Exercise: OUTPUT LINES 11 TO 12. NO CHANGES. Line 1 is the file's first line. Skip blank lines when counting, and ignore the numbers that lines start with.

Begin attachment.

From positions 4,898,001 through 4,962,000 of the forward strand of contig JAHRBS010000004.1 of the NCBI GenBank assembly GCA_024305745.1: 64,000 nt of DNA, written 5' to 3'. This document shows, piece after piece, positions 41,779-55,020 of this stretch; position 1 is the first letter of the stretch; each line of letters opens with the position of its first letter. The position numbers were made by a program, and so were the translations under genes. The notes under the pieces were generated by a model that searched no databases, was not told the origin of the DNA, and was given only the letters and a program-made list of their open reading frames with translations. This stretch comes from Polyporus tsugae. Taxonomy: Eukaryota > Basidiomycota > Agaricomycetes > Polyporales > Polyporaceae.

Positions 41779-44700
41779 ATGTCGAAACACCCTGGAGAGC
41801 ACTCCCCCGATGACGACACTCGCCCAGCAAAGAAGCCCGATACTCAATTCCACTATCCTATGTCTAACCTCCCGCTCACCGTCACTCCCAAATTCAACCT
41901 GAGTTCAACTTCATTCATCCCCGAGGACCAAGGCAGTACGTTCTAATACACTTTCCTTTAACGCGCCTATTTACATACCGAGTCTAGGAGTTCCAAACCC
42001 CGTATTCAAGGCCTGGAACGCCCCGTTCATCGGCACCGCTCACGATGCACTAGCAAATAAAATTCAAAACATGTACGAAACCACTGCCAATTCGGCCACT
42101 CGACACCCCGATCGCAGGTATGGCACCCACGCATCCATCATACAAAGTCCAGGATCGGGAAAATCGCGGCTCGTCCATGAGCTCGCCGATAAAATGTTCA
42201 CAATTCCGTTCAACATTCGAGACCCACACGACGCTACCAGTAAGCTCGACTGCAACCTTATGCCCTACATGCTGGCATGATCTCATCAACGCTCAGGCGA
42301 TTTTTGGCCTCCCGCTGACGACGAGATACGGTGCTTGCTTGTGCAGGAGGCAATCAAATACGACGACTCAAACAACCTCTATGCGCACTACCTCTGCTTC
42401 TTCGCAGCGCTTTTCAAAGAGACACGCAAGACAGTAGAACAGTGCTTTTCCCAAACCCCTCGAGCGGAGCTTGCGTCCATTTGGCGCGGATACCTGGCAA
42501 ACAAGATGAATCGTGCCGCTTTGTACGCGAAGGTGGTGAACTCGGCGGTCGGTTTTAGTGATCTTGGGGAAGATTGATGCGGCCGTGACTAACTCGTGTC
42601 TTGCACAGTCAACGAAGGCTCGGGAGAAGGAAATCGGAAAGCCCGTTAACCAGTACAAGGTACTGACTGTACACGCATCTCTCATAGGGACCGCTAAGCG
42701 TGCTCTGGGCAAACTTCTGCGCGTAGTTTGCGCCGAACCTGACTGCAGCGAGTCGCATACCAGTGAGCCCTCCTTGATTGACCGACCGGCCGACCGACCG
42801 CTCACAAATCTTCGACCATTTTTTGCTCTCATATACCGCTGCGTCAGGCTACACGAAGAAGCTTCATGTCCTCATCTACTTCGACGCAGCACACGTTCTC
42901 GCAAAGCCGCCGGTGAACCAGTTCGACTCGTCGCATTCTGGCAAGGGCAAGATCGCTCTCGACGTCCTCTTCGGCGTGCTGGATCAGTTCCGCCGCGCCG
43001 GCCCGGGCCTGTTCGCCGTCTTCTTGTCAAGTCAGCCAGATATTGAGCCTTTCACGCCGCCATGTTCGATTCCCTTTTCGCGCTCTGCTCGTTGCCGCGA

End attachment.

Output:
42501 ACAAGATGAATCGTGCCGCTTTGTACGCGAAGGTGGTGAACTCGGCGGTCGGTTTTAGTGATCTTGGGGAAGATTGATGCGGCCGTGACTAACTCGTGTC
42601 TTGCACAGTCAACGAAGGCTCGGGAGAAGGAAATCGGAAAGCCCGTTAACCAGTACAAGGTACTGACTGTACACGCATCTCTCATAGGGACCGCTAAGCG